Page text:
Les Misérables Blu-ray, Audio Quality
Les Misérables' lossless DTS-HD Master Audio 7.1 track offers the film's score and occasional dialogue with sterling fidelity and consistent surround activity. One of the best things about this film is the incredibly smart mixing of ambient environmental sounds with the continuing underscore and vocals. This can be rather subtle at times, as with the crash of waves in the opening sequence, or more immediate and apparent, as in the huge barricade sequence. Even the sung elements feature discrete channelization which open the film up aurally and present a well defined sense of space within the frame. My only niggling qualm (and it's relatively minor) is that occasionally the singers are hard to understand (especially with regard to Bonham Carter and Baron Cohen), and sometimes the orchestral masses slightly overwhelm them. Other than that, though, this is reference quality audio that offers this incredibly popular score with beautiful fidelity.
Les Misérables Blu-ray, Special Features and Extras
Les Misérables Blu-ray, Overall Score and Recommendation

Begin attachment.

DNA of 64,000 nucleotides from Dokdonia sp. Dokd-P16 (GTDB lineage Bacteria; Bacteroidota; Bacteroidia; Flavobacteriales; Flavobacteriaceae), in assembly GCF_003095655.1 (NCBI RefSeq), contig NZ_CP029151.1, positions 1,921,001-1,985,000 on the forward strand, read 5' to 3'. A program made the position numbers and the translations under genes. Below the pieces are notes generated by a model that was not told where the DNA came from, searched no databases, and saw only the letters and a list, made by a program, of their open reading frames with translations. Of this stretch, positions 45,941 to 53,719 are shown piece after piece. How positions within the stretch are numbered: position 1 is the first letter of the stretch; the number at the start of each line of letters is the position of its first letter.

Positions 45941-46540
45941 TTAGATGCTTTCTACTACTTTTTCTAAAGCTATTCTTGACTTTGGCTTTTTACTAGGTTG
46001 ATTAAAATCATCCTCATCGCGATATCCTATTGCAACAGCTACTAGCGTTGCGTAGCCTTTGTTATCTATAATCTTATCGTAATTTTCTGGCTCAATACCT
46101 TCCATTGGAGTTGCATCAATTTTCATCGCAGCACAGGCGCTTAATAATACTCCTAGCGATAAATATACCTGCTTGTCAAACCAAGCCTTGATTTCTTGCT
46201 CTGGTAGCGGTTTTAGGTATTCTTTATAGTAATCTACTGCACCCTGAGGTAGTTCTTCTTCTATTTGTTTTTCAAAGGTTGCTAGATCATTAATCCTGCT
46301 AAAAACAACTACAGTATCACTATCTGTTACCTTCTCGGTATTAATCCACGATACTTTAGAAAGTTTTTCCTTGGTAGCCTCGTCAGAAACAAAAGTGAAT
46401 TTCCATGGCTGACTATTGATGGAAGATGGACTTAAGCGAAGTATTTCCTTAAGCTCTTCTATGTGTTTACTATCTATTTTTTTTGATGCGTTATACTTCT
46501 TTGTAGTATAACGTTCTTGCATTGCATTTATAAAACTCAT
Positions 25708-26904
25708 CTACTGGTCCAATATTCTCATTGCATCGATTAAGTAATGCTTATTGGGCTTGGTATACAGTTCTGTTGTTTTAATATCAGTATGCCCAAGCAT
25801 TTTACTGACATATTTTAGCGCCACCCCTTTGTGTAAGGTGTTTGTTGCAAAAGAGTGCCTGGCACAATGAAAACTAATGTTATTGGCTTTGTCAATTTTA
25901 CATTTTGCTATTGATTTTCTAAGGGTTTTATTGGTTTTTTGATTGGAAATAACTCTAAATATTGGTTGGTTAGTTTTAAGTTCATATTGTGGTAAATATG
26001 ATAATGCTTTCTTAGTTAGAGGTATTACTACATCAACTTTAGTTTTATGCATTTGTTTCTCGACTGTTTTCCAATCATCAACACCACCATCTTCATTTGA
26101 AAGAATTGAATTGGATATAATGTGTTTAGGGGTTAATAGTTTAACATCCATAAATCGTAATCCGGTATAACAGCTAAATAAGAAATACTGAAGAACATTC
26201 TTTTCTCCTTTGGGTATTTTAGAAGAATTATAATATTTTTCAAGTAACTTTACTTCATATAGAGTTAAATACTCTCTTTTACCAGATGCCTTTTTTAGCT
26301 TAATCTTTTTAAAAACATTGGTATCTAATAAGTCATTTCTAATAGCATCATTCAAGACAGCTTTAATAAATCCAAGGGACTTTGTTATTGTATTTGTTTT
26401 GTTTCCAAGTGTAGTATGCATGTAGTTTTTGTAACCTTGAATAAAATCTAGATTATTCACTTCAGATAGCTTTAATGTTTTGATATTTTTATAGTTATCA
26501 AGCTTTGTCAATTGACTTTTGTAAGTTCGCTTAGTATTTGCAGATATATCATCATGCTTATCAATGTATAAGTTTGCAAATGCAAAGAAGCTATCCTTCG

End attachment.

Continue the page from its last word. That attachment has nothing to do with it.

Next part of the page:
I know a lot of professional theater people, including several who did different national tours of Les Misérables (some in major roles), and their reaction has been about as disparate as the public at large. Some of these people absolutely love this film adaptation while others absolutely despise it. My personal reaction falls somewhere in the middle, with at least a tilt toward the favorable. I am not a fan of "shaky cam", especially in musicals, and Hooper's repeated use of fish eye lenses is just plain odd. The film also rather uneasily manages its quasi-operatic roots, and while its through sung approach is commendable, that doesn't necessarily mean it works as a film. On the other hand, the film has an epic sweep and an undeniable emotional heft that can't be denied. The performances are uniformly excellent and few will be able to ever forget Hathaway's commanding one take performance of "I Dreamed a Dream". Les Misérables may still work better on stage, but this film is a rather valiant attempt to reinvent the property for a different medium. Does it completely succeed? No, but like the rabble who join Jean Valjean in a struggle for justice, the mere fact that it tries is worthy of admiration. This Blu-ray offers superior video and impeccable audio and comes Recommended.